...A sewer. A maze of bricks and tunnels with water pouring in, and no torches or fire anywhere in sight. Never before has a Mega Man stage so thoroughly misrepresented a Robot Master's theme. I mean, good lord; were they that desperate to create yet another level out of recycled assets that they couldn't even be bothered to make it pertain to the boss in any way, shape or form? Even Wave Man and Blade Man's levels had something resembling their bosses' themes!
But the real icing on the cake comes with the fight itself, which has both you and Torch Man standing chest-deep in water. Which, considering his weakness is the Water Shooter, should probably just kill him instantly without your help. But nope, we need to make him even wetter to defeat him, apparently. Not that it should be hard to do since he follows the same mindless pattern as half the other Robot Masters and just bounds around the room, throwing a fireball your way whenever he lands close to a wall.
Thankfully, we're now at the end of the game, which is good as I honestly can't take much more of this dreck. Onward to Wil(e)y's fortress!
Yep, they still didn't get his name right. Well, they kind of did; on the continue screen they use the name "Dr. Wily", but in the ending he's referred to as "Dr. Wiley". He's also referred to as "Dr. Willy" within the game's files, so hey, chalk one up for consistency.
Once again, I have to give the game at least some props here. The fortress stage this time is not another cut-and-paste job like the previous game's, but does feature an original theme. Circuit board styled backgrounds and acid pits that instantly kill on contact aren't exactly the most original of ideas, but it's something to distinguish it from everything else at least.
As per the previous game (and series tradition), you get to fight all of the robot masters again before the final fight. Like the previous game, they're all in a fixed order, pitting you against Bit Man, Shark Man, Wave Man, Oil Man, Blade Man and finally Torch Man (thankfully not chest-deep in water this time). Then you come up against - oh, you've got to be kidding me...
...It's CRORQ again. Yep, they got so lazy that they reused the penultimate boss, just changing his graphics and his attack slightly. He still paces straight ahead and fires shots in a predictable pattern, but now they fire in three directions at once instead of one at a time. The strategy is much the same; just use the platforms to your advantage to avoid being backed into a corner, then shoot the window on the front with the Bit Cannon to destroy him.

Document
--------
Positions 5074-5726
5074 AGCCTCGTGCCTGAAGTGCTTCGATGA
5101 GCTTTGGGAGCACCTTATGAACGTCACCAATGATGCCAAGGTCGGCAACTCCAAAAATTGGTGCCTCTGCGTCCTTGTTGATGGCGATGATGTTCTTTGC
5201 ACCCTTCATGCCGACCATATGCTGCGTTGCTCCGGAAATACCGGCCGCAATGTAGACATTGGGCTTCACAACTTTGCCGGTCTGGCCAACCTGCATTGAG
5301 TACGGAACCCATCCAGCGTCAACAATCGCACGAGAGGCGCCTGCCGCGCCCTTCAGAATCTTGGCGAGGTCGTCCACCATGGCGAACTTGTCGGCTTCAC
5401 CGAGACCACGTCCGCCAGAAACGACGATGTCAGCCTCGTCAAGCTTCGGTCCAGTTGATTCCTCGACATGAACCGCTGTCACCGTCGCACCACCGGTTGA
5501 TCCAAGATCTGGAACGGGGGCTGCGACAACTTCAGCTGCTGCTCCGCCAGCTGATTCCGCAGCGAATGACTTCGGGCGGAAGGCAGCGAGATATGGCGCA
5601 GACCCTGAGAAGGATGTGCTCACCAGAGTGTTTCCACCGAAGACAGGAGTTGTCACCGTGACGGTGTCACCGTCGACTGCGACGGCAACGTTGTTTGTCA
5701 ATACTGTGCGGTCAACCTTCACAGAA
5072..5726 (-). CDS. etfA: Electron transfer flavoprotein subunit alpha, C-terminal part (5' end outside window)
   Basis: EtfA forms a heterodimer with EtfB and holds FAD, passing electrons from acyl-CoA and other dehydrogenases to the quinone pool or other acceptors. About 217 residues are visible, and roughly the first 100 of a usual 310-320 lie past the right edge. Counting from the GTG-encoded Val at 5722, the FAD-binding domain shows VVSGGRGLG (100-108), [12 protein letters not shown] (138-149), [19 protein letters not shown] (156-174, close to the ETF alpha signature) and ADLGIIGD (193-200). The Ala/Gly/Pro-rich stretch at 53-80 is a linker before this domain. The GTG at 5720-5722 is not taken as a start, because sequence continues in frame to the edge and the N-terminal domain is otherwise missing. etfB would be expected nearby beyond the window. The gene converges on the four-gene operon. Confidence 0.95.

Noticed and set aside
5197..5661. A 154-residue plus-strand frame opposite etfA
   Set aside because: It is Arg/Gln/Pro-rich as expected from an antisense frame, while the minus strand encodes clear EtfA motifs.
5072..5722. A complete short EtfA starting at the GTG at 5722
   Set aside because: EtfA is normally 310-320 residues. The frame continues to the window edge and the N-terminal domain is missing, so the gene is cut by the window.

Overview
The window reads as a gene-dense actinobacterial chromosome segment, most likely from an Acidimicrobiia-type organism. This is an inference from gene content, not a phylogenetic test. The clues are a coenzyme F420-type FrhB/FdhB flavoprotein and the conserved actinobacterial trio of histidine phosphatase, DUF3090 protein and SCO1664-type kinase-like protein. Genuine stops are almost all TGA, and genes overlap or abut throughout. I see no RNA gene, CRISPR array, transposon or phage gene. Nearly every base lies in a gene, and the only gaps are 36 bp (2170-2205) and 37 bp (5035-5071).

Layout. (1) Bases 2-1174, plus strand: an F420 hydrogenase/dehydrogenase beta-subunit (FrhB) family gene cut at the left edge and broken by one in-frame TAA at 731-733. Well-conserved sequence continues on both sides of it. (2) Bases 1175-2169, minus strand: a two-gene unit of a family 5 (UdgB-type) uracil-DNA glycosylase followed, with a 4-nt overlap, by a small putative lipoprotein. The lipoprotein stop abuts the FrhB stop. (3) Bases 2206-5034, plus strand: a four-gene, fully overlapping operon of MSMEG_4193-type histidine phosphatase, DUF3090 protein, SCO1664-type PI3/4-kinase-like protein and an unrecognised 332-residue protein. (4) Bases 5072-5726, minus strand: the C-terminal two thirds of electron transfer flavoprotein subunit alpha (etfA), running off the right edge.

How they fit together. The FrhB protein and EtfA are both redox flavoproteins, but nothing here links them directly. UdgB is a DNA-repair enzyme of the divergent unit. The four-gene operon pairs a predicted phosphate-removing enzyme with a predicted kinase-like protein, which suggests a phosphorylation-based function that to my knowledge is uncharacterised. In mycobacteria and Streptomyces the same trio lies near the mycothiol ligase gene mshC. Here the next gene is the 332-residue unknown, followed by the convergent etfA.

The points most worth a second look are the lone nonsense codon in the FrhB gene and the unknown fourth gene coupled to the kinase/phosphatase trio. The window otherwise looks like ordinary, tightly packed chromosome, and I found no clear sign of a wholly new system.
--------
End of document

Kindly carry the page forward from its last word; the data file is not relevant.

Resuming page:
Incidentally, although the window has a silhouette (implying someone is piloting CRORQ) he simply blows up when defeated. However, there are unused graphics in the game revealing a character that resembles Dr. Cossack from Mega Man 4. Apparently he was supposed to serve some role in the game's story (perhaps giving you some kind of weapon or item after defeating him), but he ultimately went unused. (Source)
The final boss is of course Wil(l)(e)y himself, rising and sinking in a vat of acid, which can't feel good once you break the protective glass dome he's under. Less so once you start shooting him in the face with your arm cannon to whittle down his health. The dome itself is weak against the Water Shooter while Wil(l)(e)y himself takes the most damage from the Shark Boomerang, but I find it's easier to just use the standard arm cannon and button-mash him to death. The only danger in this fight comes from the strange green rods that leap from the pipes on either end of the screen to the other side of the room; they don't seem to have any particular pattern, so just do your best to avoid them.
So let's check out our reward for enduring all of those frustrating levels.
...One lousy end screen that's nearly identical to the first game's, just with a different set of credits revealing that two people worked on this game rather than one.. Would you expect anything else? I know Mega Man's not exactly the series you turn to for epic storytelling, but the endings usually at least give you a sense of closure and some decent visuals and music to celebrate your victory. This is just plain lazy...
I'm sure you can now see why these games are so reviled and rejected among Mega Man fans. Frustrating stage designs, uninspired bosses, plagiarized graphics, bad controls, and a fundamental misunderstanding of the franchise and the appeal that keeps gamers coming back to replay them well over twenty years after their original release. The two Mega Man DOS titles are little more than low-quality fan games; the only difference between these and any other fan game is that they managed to get Capcom's official endorsement, dooming them to be remembered as a blemish on the proud legacy of the Blue Bomber.
With releases like this, it's not hard to see why platformers wouldn't have much of a presence on the PC for many years to come. However, next time we'll be looking at an attempt by a PC developer to capture some of that console charm which actually turned out pretty well. See you then!